02-19-2017  8:05 pm      •     

Of the 14 homes in Oregon that are registered as LEED Platinum – one of the highest ratings for environmentally sustainable building in the United States – none are considered to be affordable. That is, until now.

Habitat for Humanity unveiled two LEED Platinum homes for low-income people on March 31. The homes are located at 602 NE Webster St. and are being purchased by Janette Clark and the Alemayoh family with a no interest loan.

Steve Messinetti, executive director of Portland Habitat for Humanity, says creating an affordable home that meets LEED standards is no small feat. Actually getting LEED certification is costly and based on a point system.

"These homes were experimental for us," Messinetti told The Skanner. "With the rising cost of energy in the future, energy efficiency has got to be a part of affordable housing."

The homes were built with the natural environment in mind. Windows were positioned to allow for a cross breeze in the summer and made of fiberglass; rainwater is harvested from the metal roof in underground cisterns for on-site irrigation; and overhangs allow shade in the summer and sunlight in the winter. 

For Janette Clark, a single woman who is legally blind, the home is a blessing, she says.

"I always knew I wanted to own my home," she said. "My new home was designed to accommodate my disability. I had several meetings with the architects and designers that would explore options for my special needs. It has dark colored wood on the cabinets, concealed lighting and contrasting outlets on the walls as well as extra outlets."

Clark, who is a social worker, says bright colors can hurt her eyes and make it harder to see. Being able to live in Northeast Portland, close to friends, family and public transit, make the home a ideal location for Clark, who will be moving in April 4.

The project was a collaboration between Habitat, Walsh Construction, Cascadia Green Building Council and Bank of America. Bob Walsh, president of Walsh Construction and Habitat board member, says he likes to measure how "green" a home is by the amount of its energy bills, along with local suppliers and materials.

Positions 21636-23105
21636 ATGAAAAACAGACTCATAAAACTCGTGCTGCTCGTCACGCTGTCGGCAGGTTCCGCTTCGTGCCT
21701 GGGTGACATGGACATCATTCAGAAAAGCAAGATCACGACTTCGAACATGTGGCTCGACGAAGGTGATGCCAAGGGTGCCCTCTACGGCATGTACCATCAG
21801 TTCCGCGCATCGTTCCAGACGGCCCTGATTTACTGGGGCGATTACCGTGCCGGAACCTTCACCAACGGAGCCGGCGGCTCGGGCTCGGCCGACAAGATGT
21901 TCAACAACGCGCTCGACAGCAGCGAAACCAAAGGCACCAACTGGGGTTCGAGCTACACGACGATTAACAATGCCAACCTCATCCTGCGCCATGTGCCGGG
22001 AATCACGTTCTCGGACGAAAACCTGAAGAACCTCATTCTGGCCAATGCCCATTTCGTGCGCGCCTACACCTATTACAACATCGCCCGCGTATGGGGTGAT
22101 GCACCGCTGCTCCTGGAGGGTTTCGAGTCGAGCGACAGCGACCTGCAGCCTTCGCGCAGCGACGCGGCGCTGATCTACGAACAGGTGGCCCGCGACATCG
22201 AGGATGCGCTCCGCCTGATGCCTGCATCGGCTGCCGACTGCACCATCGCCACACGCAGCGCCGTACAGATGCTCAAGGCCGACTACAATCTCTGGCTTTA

"To be able to build affordable housing that gets LEED platinum is nothing short of phenomenal," he said.

He called upon the building community to step up their volunteerism during times of downturn.

"There's such a synergy between what we do as a business and how we can repay some of the generosity of the community," Walsh said. "As we approach these economic times, the combination of need for housing like this increases, but the availability of talent in the building community will increase. Why don't others step up and let's build more than one or two or three houses at a time, find a dozen general contractors and put the challenge out to them and see if we can build 12 of these."

For Habitat, land is a scarce resource, even if volunteers and the need for affordable housing continues to grow.

"Habitat cannot build a house until we have the land to build it on," says Messinetti. "This has become one of the biggest challenges for Habitat as we start to build more and more homes. Our first 100 homes were built in the neighbor surrounding this area. Now many of the families who live here can't afford to stay here."

In the near future, Messinetti says Habitat will plan on building to Earth Advantage, the local green building standard. Obtaining LEED certification on every project is a challenge he says, and there are many ways to build energy efficient homes using sustainable materials and methods that don't involve the federal standard.

Meanwhile, on a national level, the U.S. Green Building Council – the organization that certifies LEED standards -- has launched a major initiative at improving affordable housing. The grant-funded program helps offset the cost of fees associated with building a LEED-certified affordable housing unit.

For more information visit www.usgbc.org or www.habitatportlandmetro.org.

  • Heat is provided by hot water pipes running underneath the floor, a more efficient method that eliminates the need for dust build-up in vents;
  • Marmoleum – a natural linoleum made of linseed oil, cork, limestone, tree resin and minerals – is used in bathrooms, kitchen and utility rooms;
  • Decks, landscaping made of reclaimed wood and from demolished driveway;
  • Carpets are made of wool;
  • Walls are insulated with blow-in fiberglass and outer Foamular insulation;
  • The frame of the home uses fewer studs than a typical home.

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